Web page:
Baker’s never been the Tampa Bay Times’ favorite local Republican (that would be Jack Latvala), but rarely has he been in its crosshairs. The local newspaper probably doesn’t have the desire or the horses to make Baker one of its “projects,” but it’s not going to be on his side — as it was in his races against Ford and Ed Helm — either. At the end of the day, the newspaper really likes Kriseman, even if it’s aware of his shortcomings. But his politics matches its and Baker’s apparently do not, so expect the editorial page (sans Baker ally Joni James) to weigh in again and again about how Baker had his time, and the city needs to move forward with Kriseman and blah, blah, blah. Also, the Tampa Bay Times may want to make up for this.
— The Bill Edwards conundrum
One day, residents of St. Petersburg may look at a statute of Bill Edwards that memorialized his many, many contributions to the prosperity of the city. Or maybe not. It very much depends on the outcome of an ongoing federal lawsuit lodged by two whistle-blowers accused Edwards of looting millions from his defunct mortgage company. According to Charlie Frago of the Tampa Bay Times, Baker was uncertain about Edwards’ situation, especially as it relates to the Edwards-Baker effort to attract a Major League Soccer team to the city. Questions about Edwards’ future and Baker’s work for The Edwards Group could be an issue on the campaign trail. Remember, Kriseman made Foster’s remote connections to Edwards an issue during the 2013 race.
— Rick being Rick
As smart and successful as Baker has been throughout his career, now and then he makes a decision that even his most ardent defenders (like me) can’t explain. After all, Baker did endorse Herman Cain for President in 2011. Kriseman is already making hay about Baker’s politics.
— Baker is not running against a tomato can.
Not hardly — Some might say Baker has been very lucky with who he’s had to run against in his previous campaigns. Ford, well, is Kathleen Ford, the ultimate femme fatale candidate who, despite her tenacity, was never going to win over a majority of supporters. Helm, well, is Ed Helm, who, despite his sheer intelligence, could not get out of his own way for long enough to build a winning coalition. While Ford, Helm, and Kriseman are all Democrats, Kriseman is nothing like Ford or Helm. He’s already proven he can build a winning coalition of city progressives, minorities, residents from the west part of the city, young voters, and the upscale urban liberals of northeast St. Pete. He has a loyal veteran campaign team and a base of donors and supporters already hard at work. Kriseman’s camp is not taking the prospect of a Baker challenge lightly; that’s why it has been raising money hand-over-fist in what is expected to be St. Pete’s most expensive campaign ever.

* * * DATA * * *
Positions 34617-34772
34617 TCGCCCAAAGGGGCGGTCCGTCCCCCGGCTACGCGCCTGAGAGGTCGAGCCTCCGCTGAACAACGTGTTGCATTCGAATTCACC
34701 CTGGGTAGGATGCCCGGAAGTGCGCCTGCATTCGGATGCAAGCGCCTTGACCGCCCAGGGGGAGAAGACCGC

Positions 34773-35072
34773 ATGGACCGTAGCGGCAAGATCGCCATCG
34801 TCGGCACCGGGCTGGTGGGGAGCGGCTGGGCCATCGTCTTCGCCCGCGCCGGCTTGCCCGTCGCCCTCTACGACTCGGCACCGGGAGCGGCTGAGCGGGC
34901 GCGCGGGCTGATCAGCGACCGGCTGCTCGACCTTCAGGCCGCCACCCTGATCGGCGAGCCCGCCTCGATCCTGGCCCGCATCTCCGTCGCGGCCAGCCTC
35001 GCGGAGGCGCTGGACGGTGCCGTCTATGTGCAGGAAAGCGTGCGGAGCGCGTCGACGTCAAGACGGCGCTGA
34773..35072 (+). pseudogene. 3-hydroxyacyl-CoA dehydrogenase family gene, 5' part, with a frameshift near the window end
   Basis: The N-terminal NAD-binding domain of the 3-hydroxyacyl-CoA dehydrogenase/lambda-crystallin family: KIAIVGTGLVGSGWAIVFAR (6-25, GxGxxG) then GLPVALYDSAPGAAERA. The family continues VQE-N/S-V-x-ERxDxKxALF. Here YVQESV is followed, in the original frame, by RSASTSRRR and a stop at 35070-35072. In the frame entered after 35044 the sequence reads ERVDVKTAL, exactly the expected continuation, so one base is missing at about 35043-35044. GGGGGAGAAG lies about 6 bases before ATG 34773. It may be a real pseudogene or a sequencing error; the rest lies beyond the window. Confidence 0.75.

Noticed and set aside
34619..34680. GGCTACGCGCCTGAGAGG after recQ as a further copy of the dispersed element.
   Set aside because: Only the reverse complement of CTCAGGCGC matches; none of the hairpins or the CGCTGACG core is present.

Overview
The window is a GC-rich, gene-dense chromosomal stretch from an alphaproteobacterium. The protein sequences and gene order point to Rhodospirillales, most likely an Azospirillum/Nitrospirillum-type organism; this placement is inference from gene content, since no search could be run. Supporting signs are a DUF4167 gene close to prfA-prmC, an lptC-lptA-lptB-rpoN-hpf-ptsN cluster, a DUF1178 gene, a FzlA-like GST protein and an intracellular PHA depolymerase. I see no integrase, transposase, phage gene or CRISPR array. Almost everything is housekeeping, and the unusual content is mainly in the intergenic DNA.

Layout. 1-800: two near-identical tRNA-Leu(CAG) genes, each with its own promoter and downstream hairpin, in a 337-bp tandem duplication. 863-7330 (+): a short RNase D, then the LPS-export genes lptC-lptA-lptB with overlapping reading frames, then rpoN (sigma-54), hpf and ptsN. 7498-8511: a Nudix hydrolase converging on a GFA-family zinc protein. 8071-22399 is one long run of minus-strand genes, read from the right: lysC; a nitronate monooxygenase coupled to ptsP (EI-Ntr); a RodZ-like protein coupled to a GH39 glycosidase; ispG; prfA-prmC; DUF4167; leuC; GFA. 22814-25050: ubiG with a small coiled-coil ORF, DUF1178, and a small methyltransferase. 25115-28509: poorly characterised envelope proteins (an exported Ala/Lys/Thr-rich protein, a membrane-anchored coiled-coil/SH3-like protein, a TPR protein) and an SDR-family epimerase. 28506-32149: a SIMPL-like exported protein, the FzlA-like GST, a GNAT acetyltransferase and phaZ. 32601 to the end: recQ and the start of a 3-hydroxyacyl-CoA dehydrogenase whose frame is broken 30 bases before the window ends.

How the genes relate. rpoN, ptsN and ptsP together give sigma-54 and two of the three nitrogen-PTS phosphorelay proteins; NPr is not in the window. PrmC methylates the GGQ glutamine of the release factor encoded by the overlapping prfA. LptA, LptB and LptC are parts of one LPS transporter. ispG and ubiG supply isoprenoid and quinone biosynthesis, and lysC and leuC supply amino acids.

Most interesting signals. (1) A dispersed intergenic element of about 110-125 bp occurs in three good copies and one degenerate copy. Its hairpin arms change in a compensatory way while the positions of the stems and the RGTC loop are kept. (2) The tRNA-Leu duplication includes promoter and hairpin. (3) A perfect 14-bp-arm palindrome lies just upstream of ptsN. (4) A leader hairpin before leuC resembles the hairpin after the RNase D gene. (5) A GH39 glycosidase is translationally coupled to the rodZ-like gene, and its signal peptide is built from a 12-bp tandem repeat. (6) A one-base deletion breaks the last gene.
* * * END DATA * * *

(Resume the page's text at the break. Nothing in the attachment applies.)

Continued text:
— Duh! Kriseman is the incumbent
Even Captain Obvious recognizes there are many advantages to being the incumbent in a local race. For example, Kriseman recently won the endorsement of the police union, an organization which went with Foster in 2009. Why? Because Kriseman is committed to building a new headquarters for the St. Pete Police Department. Will rank-and-file cops turn out for Kriseman? That remains to be seen, but advantages like this are the kind of default support an incumbent receives. He gets to be on the city’s TV channel, shows up at ribbon-cuttings, be in the newspaper and on TV any day he wants. Kriseman will be careful about doing so, but all the city’s resources are at his disposal.
— Kriseman knows how to throw a punch. Does Baker know what it’s like to be hit?
To quote Mike Tyson, everyone has a plan until they get punched in the mouth. Kriseman knows how to throw a punch; his campaign will not hesitate to use any and all lines of attacks against Baker. In the end, Kriseman’s campaign and its allies will throw the kitchen sink at Baker, who, while no stranger from the spotlight, hasn’t had a negative mailer written about him in 12 years. He hasn’t been the star of a grainy, black-and-white television attack ad. He hasn’t had his name dragged through the mud just for the sake of doing that. How will he react? How will Baker counterpunch? The answer to these questions may be the most fascinating thing to watch during the campaign.
— Does Baker really want to be Mayor again?
I think if Rick Baker had his druthers, he’d strap on his guitar and tour the state talking about his soon-to-be-released book and how there is a third way for polarized state politics. He’d speak of a “seamless state” and how Republicans can be both tough on crime and strong on the environment. Or be president of an expansion Major League Soccer team. But I’m not 100 percent sure he wants to be Mayor of St. Petersburg for the next eight years — who would run against him in 2021? Sure, Dick Greco had a successful second act as Tampa’s mayor, but by the end of his career, Greco was sadly out of touch with the community he loved so much and once loved him.
Nothing in politics would cause Baker more heartache than for him to lose the respect of his neighbors and fellow residents.